A few more songs later the final singer, an actual African-American male, stepped on the stage and brought the house down. It was like a miracle had occurred right in front of me. The congregation went crazy for him as he walked proudly off the stage as if to say, "Do you see the hunger here for something that reflects the reality of the folks who give you their money week after week, year after year?" But then as if it never happened, the Reverend took center stage and began to rail about each and every person sitting there being sinners, how there was nothing we could do about it because we were born sinful and how each of us was doomed to eternal hell unless we accepted Jesus as our personal savior. I'd never seen anything up close and personal like the smug arrogance painted across the face of this man, delivering his "truth" to a congregation of devout believers, many of whom were immigrants from cultures where skin color was not so snowy white. Where I come from (that devilish state of liberal cults aka Massachusetts) not even Albert Einstein had so many clear cut answers. Old Albert didn't have too many hard and fast rules about anything except E=MC2 but not so the Reverend. To hear him tell it, all you had to do was accept your innately evil-doing nature and recognize the one true religion, his apparently, and everything bad in this world, global warming, wars, disease and death, would be eradicated in the blink of an eye. At least for you and all the people who think like you. I guess the rest of us who dared question the logic of this could and would go straight to hell.
After we left the concert and were having dinner, my neighbor began to expound on the importance of my accepting Jesus as my personal savior. I straightened her out politely. I told her I was Jewish. She then told me she "loved" Jews because "you" had given "us" the bible even if it was incomplete and "you" need to read the rest of it where Jesus (I am told) played a big part. I dared not tell her I was agnostic and leaned towards Buddhism. That Jesus was probably a Jewish radical who pissed off the traditional Jews and the Romans, was more than likely dark-skinned and not blue-eyed and blonde like well...the Reverend. I didn't have any desire to upset her further. It was bad enough she was breaking bread with me. After all, I had no clear answers to anything and was now feeling mildly uncomfortable because I had lied to an 80-year-old woman to some extent about what I was. Or wasn't. I was too confused at this point to know. I realized sadly this was maybe one reason why America is currently so divided. There's a very large percentage of people, a few who may have been sitting right in that church, who have no fear of the so-called "coming Apocalypse" because they were "right" with god. Does this mean they would do nothing to stop Armageddon and even perhaps are praying to hurry it along? I hope not. Even Pope Francis had this to say recently,"Through humility, soul-searching, and prayerful contemplation we have gained a new understanding of certain dogmas. The church no longer believes in a literal hell where people suffer. This doctrine is incompatible with the infinite love of God. God is not a judge but a friend and a lover of humanity. God seeks not to condemn but only to embrace. Like the fable of Adam and Eve, we see hell as a literary device. Hell is merely a metaphor for the isolated soul, which like all souls ultimately will be united in love with God."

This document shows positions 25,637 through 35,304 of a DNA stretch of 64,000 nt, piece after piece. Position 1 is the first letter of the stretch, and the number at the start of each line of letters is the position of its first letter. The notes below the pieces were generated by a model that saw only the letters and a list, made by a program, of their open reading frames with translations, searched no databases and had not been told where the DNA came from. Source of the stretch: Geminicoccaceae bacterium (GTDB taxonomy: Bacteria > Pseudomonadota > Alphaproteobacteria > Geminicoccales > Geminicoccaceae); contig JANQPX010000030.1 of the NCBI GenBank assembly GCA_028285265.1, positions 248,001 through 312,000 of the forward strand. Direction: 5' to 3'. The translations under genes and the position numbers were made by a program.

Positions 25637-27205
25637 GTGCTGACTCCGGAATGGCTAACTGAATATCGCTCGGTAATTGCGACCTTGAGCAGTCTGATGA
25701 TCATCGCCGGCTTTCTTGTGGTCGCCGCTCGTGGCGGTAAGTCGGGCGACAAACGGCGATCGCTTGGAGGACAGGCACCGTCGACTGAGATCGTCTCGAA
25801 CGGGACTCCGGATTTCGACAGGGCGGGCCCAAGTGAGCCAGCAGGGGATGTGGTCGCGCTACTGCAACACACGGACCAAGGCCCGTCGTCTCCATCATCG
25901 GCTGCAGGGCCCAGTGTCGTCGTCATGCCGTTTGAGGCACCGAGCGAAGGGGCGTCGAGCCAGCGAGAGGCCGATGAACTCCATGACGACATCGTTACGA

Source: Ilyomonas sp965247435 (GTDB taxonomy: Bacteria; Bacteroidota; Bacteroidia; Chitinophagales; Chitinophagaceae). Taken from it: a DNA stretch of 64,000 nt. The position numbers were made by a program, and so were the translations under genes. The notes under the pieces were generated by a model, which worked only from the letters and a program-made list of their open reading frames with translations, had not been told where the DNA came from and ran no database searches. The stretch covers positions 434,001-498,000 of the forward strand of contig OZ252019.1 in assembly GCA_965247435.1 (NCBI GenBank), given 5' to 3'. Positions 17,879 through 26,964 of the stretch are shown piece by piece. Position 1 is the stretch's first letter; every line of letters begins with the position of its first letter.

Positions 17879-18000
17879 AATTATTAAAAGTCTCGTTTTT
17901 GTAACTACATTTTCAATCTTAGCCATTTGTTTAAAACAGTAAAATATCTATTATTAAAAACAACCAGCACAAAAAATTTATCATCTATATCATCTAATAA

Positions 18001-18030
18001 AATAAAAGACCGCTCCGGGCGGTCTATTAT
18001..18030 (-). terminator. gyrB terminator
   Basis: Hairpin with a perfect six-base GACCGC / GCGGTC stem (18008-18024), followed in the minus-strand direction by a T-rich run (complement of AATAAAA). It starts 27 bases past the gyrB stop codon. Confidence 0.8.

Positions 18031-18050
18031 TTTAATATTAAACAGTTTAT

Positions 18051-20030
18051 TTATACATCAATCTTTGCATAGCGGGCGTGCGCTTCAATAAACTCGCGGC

After dinner we said goodnight with a promise of driving around our neighborhood together to check out Christmas light extravaganzas in a few days. The next afternoon wishing I could have experienced more joy and less frustration in the time I spent with my neighbor, I bought her a Christmas card about god's love being eternal. There was nothing on it about her being a sinner. I hope she wasn't offended but I don't see people in those terms. Whether she or I or you for that matter accepts anyone as their personal savior is irrelevant to me. I saw Christ's message clearly through my interaction with her. And it was real. Love one another. Despite and because of your differences. Not an easy thing to do, is it?